A really stupid knife question

I am almost embarrassed to ask this but figure here is the forum.

I came from working on commercial fishing boats, in that I always carried a pocket knife able to cut out some small lines. On the after bulkhead on my smaller boats I had a nice 6" or 8" overall length, Kershaw, solid bar stock knife. I forget the name of it. Moving up we carried machette’s for larger lines, bolt cutters, axes, etc.

So a few years ago I had to end up working deck for a little bit. I saw a painter line almost get wrapped up on someone, made me think man why not carry that Kershaw knife I have at home for this shit, awesome blade on it, etc. So I did, was wearing it out one day and walked by one of the long time AB’s and he jumped all over me, saying it was illegal to have a solid stock knife onboard, Captain will fire you, etc, saying its against USCG Regulations etc. etc.

So, what is the real deal, any truth to that? I wanted to bring it up but I didn’t get along with the captain already, was leaving the boat in a few days anyways. I haven’t worn it since…

What I think pisses me off more, is if they took advantage of a new guy, for a bullshit thing, that would really piss me off. Sure have me go get a bottle of prop wash, etc. (which when asked, I leave for about 30 minutes, get a cup of coffee) However, if it is safety related, putting someone in danger, that would piss me off.

[TITLE 46 > Subtitle II > Part G > CHAPTER 115 > § 11506


A seaman in the merchant marine may not wear a sheath knife on board a vessel without the consent of the master. The master of a vessel of the United States shall inform each seaman of this prohibition before engagement. A master failing to advise a seaman is liable to the United States Government for a civil penalty of $50.](http://www.law.cornell.edu/uscode/html/uscode46/usc_sec_46_00011506----000-.html)

It’s the Master who can get fined, not the seaman. Note that the responsibility falls on the master, both in giving consent and informing the crew of the law. If you ever sail with me, you have my consent.

I remember back in the early '70s the chief mate pointed out the reg that read then $50 fine for the offender. The wording was $25 to go to the informant and $25 for the relief of disabled seamen, or something to that effect.

[QUOTE=Snipe79;55159]…its against USCG Regulations etc. etc.[/QUOTE]

As noted above, it’s in the U.S. Code, not the CFR. Congress writes the U.S. Code, not the Coast Guard.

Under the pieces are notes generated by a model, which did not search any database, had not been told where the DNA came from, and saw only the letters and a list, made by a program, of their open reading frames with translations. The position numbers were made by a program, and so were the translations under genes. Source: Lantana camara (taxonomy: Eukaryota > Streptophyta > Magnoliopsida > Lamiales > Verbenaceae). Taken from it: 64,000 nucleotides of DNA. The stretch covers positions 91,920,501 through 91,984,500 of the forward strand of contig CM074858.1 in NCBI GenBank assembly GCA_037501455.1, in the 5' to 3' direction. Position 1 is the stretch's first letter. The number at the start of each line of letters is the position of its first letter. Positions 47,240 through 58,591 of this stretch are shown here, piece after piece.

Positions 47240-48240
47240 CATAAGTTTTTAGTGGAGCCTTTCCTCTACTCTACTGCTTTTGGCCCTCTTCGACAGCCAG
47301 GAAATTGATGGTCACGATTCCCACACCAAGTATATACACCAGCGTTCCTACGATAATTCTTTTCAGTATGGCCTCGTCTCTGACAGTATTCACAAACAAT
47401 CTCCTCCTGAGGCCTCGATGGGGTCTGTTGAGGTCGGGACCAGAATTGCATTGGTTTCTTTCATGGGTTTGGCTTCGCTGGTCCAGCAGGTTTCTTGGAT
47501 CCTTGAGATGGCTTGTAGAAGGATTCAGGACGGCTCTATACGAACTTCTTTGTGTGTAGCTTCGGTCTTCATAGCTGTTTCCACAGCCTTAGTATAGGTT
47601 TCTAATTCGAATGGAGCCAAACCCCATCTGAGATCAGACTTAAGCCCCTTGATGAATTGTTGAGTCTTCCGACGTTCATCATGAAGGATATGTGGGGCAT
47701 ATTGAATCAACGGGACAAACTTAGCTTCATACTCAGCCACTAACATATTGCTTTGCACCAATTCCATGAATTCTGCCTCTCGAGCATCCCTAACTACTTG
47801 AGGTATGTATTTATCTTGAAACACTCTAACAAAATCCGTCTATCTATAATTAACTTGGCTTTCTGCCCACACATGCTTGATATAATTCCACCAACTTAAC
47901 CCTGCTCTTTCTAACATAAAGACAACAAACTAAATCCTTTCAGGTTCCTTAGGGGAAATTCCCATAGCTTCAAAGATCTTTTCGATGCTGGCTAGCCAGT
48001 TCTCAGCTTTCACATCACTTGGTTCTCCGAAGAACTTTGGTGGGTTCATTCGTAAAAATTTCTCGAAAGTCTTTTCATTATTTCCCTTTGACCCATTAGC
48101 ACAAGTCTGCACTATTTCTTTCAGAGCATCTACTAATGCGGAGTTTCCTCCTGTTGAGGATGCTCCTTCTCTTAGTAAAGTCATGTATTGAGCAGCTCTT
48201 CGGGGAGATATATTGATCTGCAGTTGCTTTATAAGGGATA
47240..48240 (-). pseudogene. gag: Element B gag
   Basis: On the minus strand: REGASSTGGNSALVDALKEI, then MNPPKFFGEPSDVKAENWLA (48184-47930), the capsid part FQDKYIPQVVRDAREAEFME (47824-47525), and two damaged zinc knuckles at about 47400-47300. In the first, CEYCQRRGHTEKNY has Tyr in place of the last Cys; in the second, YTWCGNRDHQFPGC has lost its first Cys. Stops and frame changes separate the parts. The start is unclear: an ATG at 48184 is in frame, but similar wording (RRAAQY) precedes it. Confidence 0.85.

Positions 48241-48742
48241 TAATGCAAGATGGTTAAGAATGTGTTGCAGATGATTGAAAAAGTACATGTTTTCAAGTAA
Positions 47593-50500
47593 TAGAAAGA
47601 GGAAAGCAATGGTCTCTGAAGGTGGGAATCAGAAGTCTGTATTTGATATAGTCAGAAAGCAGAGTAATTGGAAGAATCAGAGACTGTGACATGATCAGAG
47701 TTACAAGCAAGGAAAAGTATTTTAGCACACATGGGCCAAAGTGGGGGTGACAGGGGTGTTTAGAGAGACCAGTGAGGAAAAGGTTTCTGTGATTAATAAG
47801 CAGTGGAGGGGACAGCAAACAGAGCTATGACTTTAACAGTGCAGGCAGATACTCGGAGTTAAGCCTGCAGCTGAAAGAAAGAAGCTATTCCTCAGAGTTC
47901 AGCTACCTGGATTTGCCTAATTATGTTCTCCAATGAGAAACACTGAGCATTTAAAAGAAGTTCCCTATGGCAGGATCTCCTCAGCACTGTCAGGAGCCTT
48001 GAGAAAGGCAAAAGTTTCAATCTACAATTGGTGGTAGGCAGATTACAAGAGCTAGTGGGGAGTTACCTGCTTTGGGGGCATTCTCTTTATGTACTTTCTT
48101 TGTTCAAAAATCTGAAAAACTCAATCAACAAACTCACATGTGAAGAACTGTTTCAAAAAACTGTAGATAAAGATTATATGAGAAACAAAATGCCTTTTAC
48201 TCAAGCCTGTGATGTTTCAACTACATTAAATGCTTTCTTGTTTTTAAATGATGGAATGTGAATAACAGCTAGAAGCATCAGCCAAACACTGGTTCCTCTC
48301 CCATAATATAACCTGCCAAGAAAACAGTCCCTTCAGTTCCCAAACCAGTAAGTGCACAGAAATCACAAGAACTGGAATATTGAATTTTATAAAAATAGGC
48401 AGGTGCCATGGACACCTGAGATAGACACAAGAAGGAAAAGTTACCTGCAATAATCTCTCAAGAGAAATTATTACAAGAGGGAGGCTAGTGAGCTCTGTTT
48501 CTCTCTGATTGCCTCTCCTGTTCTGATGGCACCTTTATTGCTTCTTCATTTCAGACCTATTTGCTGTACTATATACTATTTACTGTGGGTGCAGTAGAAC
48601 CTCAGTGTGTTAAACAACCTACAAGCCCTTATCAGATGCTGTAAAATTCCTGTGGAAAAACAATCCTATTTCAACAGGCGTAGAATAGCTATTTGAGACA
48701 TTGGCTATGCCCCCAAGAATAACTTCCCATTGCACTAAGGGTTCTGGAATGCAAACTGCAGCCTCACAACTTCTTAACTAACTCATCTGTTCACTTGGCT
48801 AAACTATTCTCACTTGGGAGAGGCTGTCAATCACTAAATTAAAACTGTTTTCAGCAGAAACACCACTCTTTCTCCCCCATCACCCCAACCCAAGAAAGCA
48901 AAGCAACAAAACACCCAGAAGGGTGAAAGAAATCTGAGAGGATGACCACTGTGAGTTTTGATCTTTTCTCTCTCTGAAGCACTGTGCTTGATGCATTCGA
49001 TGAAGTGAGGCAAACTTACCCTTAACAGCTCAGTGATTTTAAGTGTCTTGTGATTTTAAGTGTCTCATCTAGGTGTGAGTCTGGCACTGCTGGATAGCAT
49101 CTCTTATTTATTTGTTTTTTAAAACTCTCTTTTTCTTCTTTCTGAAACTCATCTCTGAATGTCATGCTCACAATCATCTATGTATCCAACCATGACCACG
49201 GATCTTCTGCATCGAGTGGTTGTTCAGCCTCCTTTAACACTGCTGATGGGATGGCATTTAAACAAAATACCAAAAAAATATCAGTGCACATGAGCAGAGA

Interesting. It was on this forum that following the Deep Water Horizon incident one of the first recomendations was that some survivors stated that a [[U]B]knife and a tourch [/B[/U]]would have been most valuble. Following this I think it was admin. that commented that no prudent seaman would be without both at hand. I always carry a knife on deck allbeit not a sheath knife but a good quality pocket folding knife capable of cutting through all ropes and even small dia. wire. I carry it in my luggage when joining or leaving never on my person and have never experianced any problems or objections from any person in my years at sea.I will continue to do so and I now ensure I have a working tourch at my cabin door ! Regards Gerry. (MN Officer UK)

Folding knives are not prohibited and on most vessels I know are highly advised. It is sheath knives that are illegal without the permission of the master.

[QUOTE=Capt. Schmitt;55312]Folding knives are not prohibited and on most vessels I know are highly advised. It is sheath knives that are illegal without the permission of the master.[/QUOTE]

Unfortunately, several companies in the GOM do not allow their employees to have knives of any sort in their possession. Not sure which ones, but have heard it mentioned more than once around the forum.

That is a recipe for disaster. Maybe it is my mindset since I started on square riggers where good, solid sheath knives (no flimsy bait knives allowed) were required at all times. Hell, when I towed in alaska I wore two fishing knives, one serrated bait knife and a heavier serrated knife - both sheath knives - when working on deck.

Been more than one occasion I needed a knife to keep a larger line or hose out of the prop. Now we carry these bulky “alternative cutting devices” cause we’ll get fired for having a knife.

Sent from my HTC Inspire using gCaptain

If I have pants on, I have a sharp knife in my pocket!

Except when the #R^% %%^&ing TSA is involved!

I have carried a sheath knife on deck since 1977. In the Royal Navy on my first ship I would be fined as a seaman if caught in workrime on the deck without it. It became a habit to carry a good serated sheath knife or divers knife for heavy or emergency use as well as a smaller one or multitool forsmall stuff. Also carry a small maglite on the belt too both of which have served me very well. Have travelled abroad with them in my luggage( hold luggage) and have never had them refused or even questioned.In fact on certain jobs I have asked my company to buy divers knives for all crew involved on deck and this has been granted.

I vote that no competent sailor will be without a knife, a light and a small crescent.

The government prohibition of knives is clearly obsolete and never enforced, but the company rules now prohibit them in any form. Alternative cutting devices are the norm, thanks to a bunch of office bound MBAs and bean counters. The rule actually makes sense in plants and manufacturing settings and that’s where the rule has migrated from.

BUT, no competent sailor will be without a knife. Everyone here carries them quietly against the rule. We would never fire someone for it unless we’re looking for a reason anyway. I don’t think many of our unlicensed people would quit over it, but I think we’d loose a couple of mates in the company if they pushed the issue. Personally I will not go to sea without it.